• Thank you for your comment Maliha! Always amazing to talk with you about gender issues and Indian cinema. Thanks for your first point about the inspiration vs. adaptation- that definitely seems to be the case. Since I was expecting adaptation, I was really confused!

      I also appreciate your points about the audience consideration- I have little experience with that region, but I would imagine that even though their are still colonial echoes, there would be some backlash towards Austen and other English/ British writers.

      Also, I didn’t know that about Aishwarya Rai’s acting- sad face of disappointment 😦

      Your comment was really helpful! Hope to see more in the future!


      Miss E

  2. I have to see the 2008 BBC adaptation of Sense and Sensibility! I never knew about it. I absolutely love the 1995 version and can’t even come close to knowing how many times I have seen it!! I can’t wait to compare it to the newer adaptation. Gosh, I love british period films!

    • Yes! Me too 🙂 2007-2008 was a good time for Austen adaptations too. If you haven’t seen them yet, I highly recommend the BBC adaptations of Persuasion, Emma and Northanger Abbey from that time range!

  3. loky says:

    You are brave in choosing to watch Jane Austen’s adaption in Bollywood, especially the one with Aishwarya in it. 🙂 There’s another adaption: Bride and Prejudice and Aishwarya Rai stars in that too.

    Advice: don’t watch! 😛

    • Ha! I had no idea that Aishwarya Rai had this reputation for bad acting! Thanks for the ninja advice Loky, although I do have to say that I must watch all Jane Austen adaptations I find out of a morbid curiosity (call it blog post research 🙂 So, you have seen Bride and Prejudice and don’t recommend it? Any adaptations you would recommend?

      • loky says:

        I have not seen Bride and Prejudice but I have not read glowing reviews for it either. I don’t know of any other Jane Austen’s adaptions in Bollywood.

        If you are interested in other authors, Omkara and Maqbool are both very good movies based on Othello and Macbeth.

      • Much says:

        Hi! I love Bride and Prejudice — it’s just so bad it’s good! Full of literary excellence and shining moments in acting? Well … no. Looking forward to exploring your blog!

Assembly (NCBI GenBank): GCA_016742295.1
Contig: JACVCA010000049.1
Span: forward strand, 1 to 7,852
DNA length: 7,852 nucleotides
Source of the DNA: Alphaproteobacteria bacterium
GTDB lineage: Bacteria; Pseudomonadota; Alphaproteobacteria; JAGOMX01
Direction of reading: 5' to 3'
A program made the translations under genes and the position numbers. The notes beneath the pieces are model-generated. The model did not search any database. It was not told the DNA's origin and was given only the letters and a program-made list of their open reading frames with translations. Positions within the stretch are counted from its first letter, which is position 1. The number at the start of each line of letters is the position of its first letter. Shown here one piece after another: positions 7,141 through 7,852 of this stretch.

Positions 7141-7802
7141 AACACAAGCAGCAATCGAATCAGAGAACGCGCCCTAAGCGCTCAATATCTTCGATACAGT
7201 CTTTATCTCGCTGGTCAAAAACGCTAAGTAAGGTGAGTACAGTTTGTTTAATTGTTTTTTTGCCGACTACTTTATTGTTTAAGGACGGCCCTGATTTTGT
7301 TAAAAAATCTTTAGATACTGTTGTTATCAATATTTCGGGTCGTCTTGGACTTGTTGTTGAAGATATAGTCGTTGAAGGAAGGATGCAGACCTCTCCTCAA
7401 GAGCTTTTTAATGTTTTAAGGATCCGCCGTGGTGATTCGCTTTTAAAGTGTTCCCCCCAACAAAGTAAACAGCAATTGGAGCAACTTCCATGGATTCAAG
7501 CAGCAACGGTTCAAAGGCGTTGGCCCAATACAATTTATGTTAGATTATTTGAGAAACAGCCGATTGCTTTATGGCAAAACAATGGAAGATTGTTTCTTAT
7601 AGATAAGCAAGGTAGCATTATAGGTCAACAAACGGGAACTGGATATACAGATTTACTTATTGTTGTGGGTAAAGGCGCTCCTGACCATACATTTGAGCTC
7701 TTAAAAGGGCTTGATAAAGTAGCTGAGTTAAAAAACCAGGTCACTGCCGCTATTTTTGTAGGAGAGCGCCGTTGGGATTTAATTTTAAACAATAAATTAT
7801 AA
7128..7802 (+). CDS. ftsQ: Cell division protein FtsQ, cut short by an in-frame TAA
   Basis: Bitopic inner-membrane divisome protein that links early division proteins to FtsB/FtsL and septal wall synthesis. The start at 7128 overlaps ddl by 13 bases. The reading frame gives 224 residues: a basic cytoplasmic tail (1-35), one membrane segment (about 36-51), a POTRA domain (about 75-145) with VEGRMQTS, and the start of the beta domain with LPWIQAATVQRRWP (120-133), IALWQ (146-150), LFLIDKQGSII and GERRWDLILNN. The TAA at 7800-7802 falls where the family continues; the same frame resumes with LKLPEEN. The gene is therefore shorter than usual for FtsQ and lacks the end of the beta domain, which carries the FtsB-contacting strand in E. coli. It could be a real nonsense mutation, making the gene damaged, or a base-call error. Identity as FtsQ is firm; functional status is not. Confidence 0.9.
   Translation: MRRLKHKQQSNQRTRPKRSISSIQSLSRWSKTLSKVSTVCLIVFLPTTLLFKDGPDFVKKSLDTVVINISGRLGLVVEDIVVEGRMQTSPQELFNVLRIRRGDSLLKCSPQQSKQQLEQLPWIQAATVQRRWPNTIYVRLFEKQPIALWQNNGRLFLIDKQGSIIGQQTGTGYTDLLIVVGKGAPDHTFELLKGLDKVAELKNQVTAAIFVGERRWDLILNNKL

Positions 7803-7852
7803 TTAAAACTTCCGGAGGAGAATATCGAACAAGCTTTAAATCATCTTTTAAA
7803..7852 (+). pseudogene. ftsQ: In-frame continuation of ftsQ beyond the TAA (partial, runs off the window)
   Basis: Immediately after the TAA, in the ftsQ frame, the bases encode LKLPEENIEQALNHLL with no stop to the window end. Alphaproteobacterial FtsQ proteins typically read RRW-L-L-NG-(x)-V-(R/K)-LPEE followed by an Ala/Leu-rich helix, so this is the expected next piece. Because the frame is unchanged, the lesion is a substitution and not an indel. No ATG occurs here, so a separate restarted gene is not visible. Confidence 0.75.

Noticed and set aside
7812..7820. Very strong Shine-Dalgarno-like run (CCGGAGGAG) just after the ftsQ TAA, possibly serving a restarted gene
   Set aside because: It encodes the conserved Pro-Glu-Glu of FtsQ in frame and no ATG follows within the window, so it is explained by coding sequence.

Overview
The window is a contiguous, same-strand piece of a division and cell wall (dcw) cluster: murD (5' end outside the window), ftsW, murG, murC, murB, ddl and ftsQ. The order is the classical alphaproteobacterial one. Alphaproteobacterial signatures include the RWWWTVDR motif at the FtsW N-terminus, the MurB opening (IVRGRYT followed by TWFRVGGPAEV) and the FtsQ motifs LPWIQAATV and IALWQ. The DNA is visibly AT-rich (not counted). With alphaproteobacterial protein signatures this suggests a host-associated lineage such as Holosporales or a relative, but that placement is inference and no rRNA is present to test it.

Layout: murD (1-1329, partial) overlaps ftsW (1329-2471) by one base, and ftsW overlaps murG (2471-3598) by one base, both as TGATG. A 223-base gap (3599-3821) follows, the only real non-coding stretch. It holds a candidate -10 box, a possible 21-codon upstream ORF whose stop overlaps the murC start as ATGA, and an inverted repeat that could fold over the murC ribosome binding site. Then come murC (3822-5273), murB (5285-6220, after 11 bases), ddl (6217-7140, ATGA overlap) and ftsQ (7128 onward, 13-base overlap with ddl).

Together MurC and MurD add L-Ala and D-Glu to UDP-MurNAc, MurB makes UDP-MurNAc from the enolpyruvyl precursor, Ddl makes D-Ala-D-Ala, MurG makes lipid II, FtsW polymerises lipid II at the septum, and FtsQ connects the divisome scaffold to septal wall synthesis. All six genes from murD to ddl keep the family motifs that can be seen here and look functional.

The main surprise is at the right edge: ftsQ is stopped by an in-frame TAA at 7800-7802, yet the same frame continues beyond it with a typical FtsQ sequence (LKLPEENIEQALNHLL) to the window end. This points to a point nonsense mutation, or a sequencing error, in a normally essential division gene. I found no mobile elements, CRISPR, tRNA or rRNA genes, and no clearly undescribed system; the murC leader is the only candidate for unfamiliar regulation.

• I enjoyed “Bride and Prejudice.” Oscar worthy? No. BBC-esque? No. But I thought it was a fun adaptation.

      Judging from your review, “B&P” stayed closer to the book than “I Have Found It.”

  4. Thank you for your feedback! I would love to see those- I wonder if they have them at my local movie store?!

  5. Maliha says:

    Confession Time…I own Bride and Prejudice, if you ever wanna watch it LOL. But I like it for the interracial relationship aspects, along with the comical Mrs. Bennett character who reminds me of my own mother…But yeah, it shouldn’t be watched with the idea that its Pride and Prejudice, more like a movie that ‘borrowed’ the storyline, and then changed it as it saw fit while still following the outline. I don’t think any bollywood movie follows the movie its inspired by..I mean how else can they fit in the song and dance sequences?! LOL.

  6. Scriptor Obscura says:

    If you love to watch Period Dramas such as these ones (I am a HUGE fan of period dramas myself) you will really enjoy this YouTube channel which contains a large number of Period Dramas and series posted in their entirety:
    This is an excellent YouTube channel for watching Period and costume dramas, particularly from the BBC, which produces so many lovely films and series! I highly recommend this YouTube channel to you, I think that you will really enjoy watching all of the films and series that are posted there!

  7. Wow! Thank you. Each of you have provided me with an eye-opening view of culture and films.

    I have only recently read Sense and Sensibility (and also Pride and Prejudice) so am trailing far behind you. I did not know anything of Kollywood. Since I don’t understand the language, I enjoy Bollywood for the music and visual aspects of the scenes.